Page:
When you really stop and break down the techniques of boxing, it is amazing how everything works together. For every offensive move, there is a defensive answer. For every punch, there is a counter punch. For every type of boxer that exists he or she has a stylistically perfect match, in terms of an opponent. It’s incredible how it all works together in harmony. Nature provides an ideal balance in all that happens, even when it comes to what goes on inside the boxing ring.
When a fighter is delivering a punch or is making a specific offensive move, there is, in almost every instance, a built-in defensive component. This “byproduct” happens naturally when those offensive moves are performed correctly.
For instance, walk into any gym and you will constantly hear the phrase “keep your hands up your elbows in.” It sounds simple enough and is actually a pretty basic fundamental, but making this move also offers some built-in complexities/benefits that many people don’t even realize.
If you hold your hands high they are, defensively, in a better starting position to block punches quickly and easily. You don’t have to reach up or around to catch an incoming punch. Plus, by tucking your elbows in, this also makes it easier to keep your hands in that proper, high position and it also protects your rib cage and midsection.
From an offensive standpoint, with your hands up and your elbows tucked in, you also have your forearms in proper alignment with your shoulder joints so that your own punches have more accuracy and power. Part of natural power comes from locking your joints out when your punches are extended. How many times have you heard the admonition that “power comes at the end of your punch.” It’s true, but only when your punches are fully extended.
Another fundamental boxing technique is keeping your left shoulder out in front (not squaring your shoulders off to your opponent.) Offensively, this places your jab closer to your opponent, so that you can reach him with it faster. It also makes your jab longer by extending your shoulder out towards your opponent and utilizing your full range in its delivery. From a defensive standpoint, leading with your shoulder out front makes you a narrower target and also creates a natural defensive benefit of having your shoulder slightly covering your chin, which helps protect it from a counter right cross.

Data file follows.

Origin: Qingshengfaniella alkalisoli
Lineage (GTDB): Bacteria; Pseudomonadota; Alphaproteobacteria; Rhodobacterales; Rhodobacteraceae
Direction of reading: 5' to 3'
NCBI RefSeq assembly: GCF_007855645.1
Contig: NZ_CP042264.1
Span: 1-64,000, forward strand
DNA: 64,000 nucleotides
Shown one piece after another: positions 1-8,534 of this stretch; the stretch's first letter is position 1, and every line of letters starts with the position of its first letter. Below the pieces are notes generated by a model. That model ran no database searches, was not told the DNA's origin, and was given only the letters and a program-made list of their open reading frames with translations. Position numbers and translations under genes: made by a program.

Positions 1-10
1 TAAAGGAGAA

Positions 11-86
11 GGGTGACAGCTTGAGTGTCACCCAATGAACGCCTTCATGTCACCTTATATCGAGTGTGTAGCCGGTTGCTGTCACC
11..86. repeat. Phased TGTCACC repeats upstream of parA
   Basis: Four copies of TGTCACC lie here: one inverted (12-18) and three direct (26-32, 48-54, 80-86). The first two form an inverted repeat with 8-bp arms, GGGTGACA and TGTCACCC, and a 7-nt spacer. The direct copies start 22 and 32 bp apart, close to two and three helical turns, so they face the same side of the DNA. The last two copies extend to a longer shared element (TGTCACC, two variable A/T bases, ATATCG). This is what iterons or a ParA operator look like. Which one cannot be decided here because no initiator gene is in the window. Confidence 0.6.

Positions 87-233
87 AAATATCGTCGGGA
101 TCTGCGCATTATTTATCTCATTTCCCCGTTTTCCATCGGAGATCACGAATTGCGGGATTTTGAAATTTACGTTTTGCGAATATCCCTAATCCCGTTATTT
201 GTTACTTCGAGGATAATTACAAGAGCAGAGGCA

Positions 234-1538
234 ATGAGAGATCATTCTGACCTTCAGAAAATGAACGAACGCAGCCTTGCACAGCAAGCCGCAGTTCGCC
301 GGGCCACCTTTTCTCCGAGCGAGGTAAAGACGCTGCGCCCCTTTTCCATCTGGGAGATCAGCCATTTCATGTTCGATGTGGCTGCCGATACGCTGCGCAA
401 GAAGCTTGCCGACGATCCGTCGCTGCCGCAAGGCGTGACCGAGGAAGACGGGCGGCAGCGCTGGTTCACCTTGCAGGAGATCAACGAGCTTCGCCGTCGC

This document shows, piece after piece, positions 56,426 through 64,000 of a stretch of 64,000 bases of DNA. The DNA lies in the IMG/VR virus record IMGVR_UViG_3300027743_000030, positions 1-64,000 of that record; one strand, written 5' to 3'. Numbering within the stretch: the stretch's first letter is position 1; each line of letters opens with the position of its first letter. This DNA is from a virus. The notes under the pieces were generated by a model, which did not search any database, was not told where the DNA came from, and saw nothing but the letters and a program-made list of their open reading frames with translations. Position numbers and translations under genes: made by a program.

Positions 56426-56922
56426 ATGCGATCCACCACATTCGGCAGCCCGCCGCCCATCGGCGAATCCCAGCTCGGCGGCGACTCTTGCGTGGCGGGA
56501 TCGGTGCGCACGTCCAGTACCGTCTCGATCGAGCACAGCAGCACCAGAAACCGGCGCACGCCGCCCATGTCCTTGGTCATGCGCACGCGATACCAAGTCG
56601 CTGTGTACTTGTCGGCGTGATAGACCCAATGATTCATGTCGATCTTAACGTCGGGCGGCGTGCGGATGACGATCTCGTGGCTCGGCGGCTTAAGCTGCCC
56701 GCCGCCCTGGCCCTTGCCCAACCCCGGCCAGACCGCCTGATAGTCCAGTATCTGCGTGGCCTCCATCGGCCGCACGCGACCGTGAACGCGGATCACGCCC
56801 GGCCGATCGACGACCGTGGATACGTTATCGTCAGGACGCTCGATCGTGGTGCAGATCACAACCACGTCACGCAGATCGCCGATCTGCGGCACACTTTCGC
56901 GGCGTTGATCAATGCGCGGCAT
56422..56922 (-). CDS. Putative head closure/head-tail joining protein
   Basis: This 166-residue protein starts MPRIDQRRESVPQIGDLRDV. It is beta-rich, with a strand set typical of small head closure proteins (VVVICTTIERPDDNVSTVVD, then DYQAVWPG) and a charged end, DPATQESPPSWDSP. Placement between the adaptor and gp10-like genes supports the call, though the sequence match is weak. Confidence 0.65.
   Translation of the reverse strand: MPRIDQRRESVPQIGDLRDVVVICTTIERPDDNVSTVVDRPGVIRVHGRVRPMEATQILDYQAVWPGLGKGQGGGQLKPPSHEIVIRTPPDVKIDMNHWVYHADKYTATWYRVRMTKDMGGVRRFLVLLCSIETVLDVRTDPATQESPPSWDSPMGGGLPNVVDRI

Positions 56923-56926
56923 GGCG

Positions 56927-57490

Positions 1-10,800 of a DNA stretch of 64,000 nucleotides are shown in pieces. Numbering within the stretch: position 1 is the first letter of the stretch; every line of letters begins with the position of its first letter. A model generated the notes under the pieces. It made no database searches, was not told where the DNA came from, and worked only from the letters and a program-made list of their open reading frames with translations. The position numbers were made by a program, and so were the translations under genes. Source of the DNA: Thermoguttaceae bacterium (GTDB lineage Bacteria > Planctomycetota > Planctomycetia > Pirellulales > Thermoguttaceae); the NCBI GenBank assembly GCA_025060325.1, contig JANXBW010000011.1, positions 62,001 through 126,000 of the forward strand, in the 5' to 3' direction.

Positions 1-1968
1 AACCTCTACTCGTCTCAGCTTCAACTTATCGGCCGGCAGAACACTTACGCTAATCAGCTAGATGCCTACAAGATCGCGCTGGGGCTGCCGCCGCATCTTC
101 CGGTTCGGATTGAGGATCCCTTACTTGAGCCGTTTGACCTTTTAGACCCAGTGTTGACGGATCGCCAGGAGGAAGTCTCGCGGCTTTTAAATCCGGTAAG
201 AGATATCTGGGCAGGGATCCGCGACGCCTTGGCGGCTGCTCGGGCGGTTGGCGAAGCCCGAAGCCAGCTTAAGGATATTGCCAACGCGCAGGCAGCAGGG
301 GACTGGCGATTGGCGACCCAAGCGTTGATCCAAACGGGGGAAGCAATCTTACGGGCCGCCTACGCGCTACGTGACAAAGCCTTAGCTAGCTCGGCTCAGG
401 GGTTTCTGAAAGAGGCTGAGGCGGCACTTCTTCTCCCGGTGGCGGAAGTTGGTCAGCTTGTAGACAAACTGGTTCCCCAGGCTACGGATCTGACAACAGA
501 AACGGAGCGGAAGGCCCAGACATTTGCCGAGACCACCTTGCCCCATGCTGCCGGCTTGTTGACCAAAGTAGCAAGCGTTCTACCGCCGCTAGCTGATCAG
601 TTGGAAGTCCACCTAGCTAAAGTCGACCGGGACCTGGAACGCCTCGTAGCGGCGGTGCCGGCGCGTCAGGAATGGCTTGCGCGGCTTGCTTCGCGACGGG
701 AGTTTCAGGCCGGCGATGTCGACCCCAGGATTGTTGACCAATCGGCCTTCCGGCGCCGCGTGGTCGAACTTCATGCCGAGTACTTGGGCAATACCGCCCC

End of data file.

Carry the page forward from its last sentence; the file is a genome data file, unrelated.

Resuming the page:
The next offensive technique that has a beneficial defensive counter point (when its delivered correctly) can be achieved by turning your punches over, rolling your shoulders over when you deliver a jab or straight cross. By doing this, you not only extend your punch to its fullest range and maximize your reach, but you’re also keeping your chin behind your shoulders. That is an ideal byproduct of delivering your punches correctly.
Even when throwing a right cross (assuming you’re right handed, otherwise it would be the opposite) if you shift your weight forward on to your left leg in the correct manner, that brings your weight forward, generates more momentum and also puts you in the proper position to follow up with a left hook, left hand to body or left uppercut, but it too provides a good defensive advantage. By bringing your weight forward, it takes your head out of the center target range and out of the direct line of fire. Most counters or punches thrown at the same time will miss because you have moved your head out of the normal center position.
Boxing is a thinking man’s sport, so it’s important to realize that everything you do has a natural ebb and flow. These are just a few of the numerous ways that offensive and defensive moves complement each other, so it’s important to remember that there’s purpose to all that you do in the ring. When performed with exact form and technical precision, most everything in boxing works together in perfect synchronicity.
As many uncertainties as there are in athletics and especially boxing, it’s kind of reassuring to know that even in the ring, nature has a way of providing meaning. Just like in life, there are natural dualities – light and dark, male and female, high and low, hot and cold – and in boxing you hit or get hit and you ultimately have control over both. Sometimes in one move.